"I want my kids to be able to live in a world where they can breathe clean air, drink clean water and see the Rocky Mountains and not a brown cloud," says Steve Trammel, 44, of Denver, a manager for a petroleum information company.
In nearby Golden, where a ubiquitous malt smell tells visitors they are in Coor's country, brewery supervisor Jerry Mott, 43, sees the once stable, family-oriented business being "corrupted" such '90s trends as "downsizing" and "out-sourcing."
"Ten, 15 years ago, our slogan was 'We are Coor's.' It's not the same at all anymore," says Mott, the father of two.
"Our kids are going to have a heck of a time finding a career they can stick with. Corporate America is not the way to go anymore."
Unlike four years ago, when Americans registered a vote for "change," or two years ago when a "throw the bums out" anger shaped the midterm elections, there appears to be more flat-out apathy this time, born of hopelessness and disgust with the political process.
The sentiment is so strong that many -- Democrats, Republicans and independents -- say it hardly matters who's in power because they're all a bunch of liars and crooks.
"It might be interesting to throw them all out, randomly choose people from a phone book and say, 'You go to Washington and vote,' " says Jerry Mott's wife, Debbie, who works at the Rocky Flats nuclear weapons plant near Denver. "They'd probably do a better job."
Hers are some of the kinder words.
Hovering over much of the angst is an overall sense that life isn't as sweet or sensible as it was when today's adults were young.
There is an almost reverential, perhaps unrealistic, longing for a time gone by, what Heber City jewelry store owner Roy Broderick -- who recently had to install a security system in his shop -- calls an "Ozzie-and-Harriet type life."
"I know one thing, I wouldn't have kids today -- not looking at the world we're looking at," says Roland Laventure, 48, a heavy-equipment operator in Heber City and grandfather of two.
"What do they got to look forward to? It has nothing to do with the economy. It's just normal values. We've lost the basics of what's right and what's wrong."
Donna Breslin, a park ranger at Dinosaur National Monument, says that even though she feels good about the country's direction, she worries that something has been lost in today's youth.
Perhaps, she says, a sense of heroism.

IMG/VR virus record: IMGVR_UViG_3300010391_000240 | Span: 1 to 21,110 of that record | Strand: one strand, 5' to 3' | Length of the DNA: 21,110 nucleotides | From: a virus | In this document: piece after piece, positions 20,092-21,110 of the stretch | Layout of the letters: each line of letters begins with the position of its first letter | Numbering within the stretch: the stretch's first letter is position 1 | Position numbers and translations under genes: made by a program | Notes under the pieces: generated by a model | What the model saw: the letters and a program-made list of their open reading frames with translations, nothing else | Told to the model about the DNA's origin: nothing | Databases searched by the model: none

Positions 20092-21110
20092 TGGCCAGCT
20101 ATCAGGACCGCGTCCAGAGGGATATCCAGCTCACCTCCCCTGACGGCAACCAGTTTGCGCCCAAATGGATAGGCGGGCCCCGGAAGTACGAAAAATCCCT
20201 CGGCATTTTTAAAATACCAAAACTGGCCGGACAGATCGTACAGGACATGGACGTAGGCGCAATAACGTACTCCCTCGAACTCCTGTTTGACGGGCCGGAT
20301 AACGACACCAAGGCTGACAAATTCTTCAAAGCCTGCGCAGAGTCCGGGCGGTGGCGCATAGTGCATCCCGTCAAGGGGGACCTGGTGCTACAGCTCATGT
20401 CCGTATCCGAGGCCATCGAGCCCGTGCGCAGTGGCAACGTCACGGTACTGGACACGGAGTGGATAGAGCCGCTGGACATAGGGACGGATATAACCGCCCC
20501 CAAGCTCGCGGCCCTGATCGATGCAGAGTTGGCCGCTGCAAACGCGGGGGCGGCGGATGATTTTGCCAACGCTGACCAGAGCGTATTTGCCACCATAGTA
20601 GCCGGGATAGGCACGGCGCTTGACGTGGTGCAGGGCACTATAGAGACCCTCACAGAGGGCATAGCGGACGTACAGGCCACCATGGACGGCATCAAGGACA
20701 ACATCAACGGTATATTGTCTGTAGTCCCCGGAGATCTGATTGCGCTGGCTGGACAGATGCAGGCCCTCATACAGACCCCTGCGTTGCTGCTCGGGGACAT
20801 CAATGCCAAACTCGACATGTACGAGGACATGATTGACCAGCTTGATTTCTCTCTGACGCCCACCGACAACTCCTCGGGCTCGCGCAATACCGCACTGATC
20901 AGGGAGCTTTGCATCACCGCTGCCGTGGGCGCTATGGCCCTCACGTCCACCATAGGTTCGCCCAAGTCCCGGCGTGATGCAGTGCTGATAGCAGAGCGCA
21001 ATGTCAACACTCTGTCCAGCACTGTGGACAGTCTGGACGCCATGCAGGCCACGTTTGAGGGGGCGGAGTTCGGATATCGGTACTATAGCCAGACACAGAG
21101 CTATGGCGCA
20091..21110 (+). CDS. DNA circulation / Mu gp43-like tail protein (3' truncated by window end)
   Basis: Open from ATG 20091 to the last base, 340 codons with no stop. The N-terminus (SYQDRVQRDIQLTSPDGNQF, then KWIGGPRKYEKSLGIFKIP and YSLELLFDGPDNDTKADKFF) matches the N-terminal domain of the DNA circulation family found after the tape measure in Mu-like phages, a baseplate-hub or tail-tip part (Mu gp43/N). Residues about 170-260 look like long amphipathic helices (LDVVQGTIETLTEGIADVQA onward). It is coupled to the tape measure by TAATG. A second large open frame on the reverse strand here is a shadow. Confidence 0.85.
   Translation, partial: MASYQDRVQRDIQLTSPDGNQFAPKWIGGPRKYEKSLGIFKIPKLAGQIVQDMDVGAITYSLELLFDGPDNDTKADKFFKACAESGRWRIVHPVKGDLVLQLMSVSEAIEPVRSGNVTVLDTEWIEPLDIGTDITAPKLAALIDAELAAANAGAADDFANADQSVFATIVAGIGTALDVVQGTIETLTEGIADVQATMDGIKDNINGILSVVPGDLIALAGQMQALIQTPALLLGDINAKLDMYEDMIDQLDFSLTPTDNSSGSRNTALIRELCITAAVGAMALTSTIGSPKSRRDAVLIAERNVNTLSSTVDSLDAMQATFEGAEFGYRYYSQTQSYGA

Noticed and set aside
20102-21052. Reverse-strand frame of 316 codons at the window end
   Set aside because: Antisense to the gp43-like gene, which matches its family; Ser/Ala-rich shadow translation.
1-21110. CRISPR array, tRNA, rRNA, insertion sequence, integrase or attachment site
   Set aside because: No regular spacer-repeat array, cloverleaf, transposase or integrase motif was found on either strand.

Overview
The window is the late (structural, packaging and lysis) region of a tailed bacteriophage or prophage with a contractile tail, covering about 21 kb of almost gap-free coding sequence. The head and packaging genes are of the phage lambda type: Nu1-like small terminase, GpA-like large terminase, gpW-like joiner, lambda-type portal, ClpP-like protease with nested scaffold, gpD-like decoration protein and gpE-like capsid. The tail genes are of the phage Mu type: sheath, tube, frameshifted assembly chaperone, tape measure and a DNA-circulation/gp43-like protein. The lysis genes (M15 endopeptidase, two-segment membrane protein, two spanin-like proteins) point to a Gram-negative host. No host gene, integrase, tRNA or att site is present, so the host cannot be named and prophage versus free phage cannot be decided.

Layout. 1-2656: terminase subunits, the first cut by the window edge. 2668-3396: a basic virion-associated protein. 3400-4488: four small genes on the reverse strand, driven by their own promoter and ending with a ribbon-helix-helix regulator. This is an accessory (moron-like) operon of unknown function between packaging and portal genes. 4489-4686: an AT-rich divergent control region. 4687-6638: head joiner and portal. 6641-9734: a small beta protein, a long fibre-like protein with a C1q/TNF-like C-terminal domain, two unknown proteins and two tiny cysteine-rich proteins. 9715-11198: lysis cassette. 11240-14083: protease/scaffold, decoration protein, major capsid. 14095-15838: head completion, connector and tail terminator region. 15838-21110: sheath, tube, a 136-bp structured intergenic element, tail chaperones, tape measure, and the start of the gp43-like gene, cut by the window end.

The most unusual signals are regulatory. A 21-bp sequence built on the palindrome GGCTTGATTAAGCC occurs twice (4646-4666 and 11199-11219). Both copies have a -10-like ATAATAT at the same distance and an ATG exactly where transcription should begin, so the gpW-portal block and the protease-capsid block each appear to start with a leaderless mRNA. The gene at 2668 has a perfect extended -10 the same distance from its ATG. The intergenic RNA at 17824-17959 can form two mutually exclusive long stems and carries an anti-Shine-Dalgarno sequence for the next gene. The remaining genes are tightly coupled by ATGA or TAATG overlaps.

Breslin, a Baltimore native who previously worked at Fort McHenry, saw it with the city school students who visited that historic site with no idea about the nation's heritage and "with a chip on their shoulder this big," she says, holding her hands several feet apart.
"That's all been lost -- almost to the point where it's a matter of pride now to be against patriotism, against your family, your parents."
Targets for blame
People place the blame for this sense of disillusionment all over.
The Bauers blame the education system, which they say is grossly lacking. They have put their 9- and 13-year-old boys in private school, and they limit their children's TV to one hour a day -- plus "The Simpsons."
"Americans don't value education," says Mr. Bauer, who writes musical scores for movies. "America's favorite success story is the person who goes out and makes a million dollars without an education."
Others blame the government, their neighbors, even themselves for their sense that the nation is headed in the wrong direction.
"As a generation, we have failed raising our kids," says Judy Sheppard, 42, a preschool teacher and mother on vacation in Colorado.
Sheppard, a Democratic-leaning independent and Clinton supporter, says that although she believes the preschool experience in moderation is good for children, many of them are "dumped in these places for 10 and 12 hours a day instead of being home with mom.
"I don't care what they say, it does affect the kids. I see 4- and 5-year-olds who are out of control."
Sheppard says she'd like to see the government encourage businesses to offer flexible hours, job-sharing or telecommuting opportunities to working parents -- both mothers and fathers.
But many people, especially in conservative Utah, by some measures the most Republican state, say the government is already too big, too intrusive and too wasteful of their money.
"The government takes 35 percent of my paycheck, and I work awful hard for that," says Park City, Utah, builder John Reise, 43. "I don't mind paying for what we really need in this country, like infrastructure."
What he does mind is paying for what he calls "handouts." He says he is proof that "there is opportunity here for a person who wants to work hard."
He and his wife, Jackie, left California three years ago with $1,000 in the bank. Six months ago, they put $43,000 down on a $182,500 home in this expensive ski resort town.
A speedboat sits in the driveway next to one of their two sport utility vehicles.
"I was raised on values -- if you give someone something he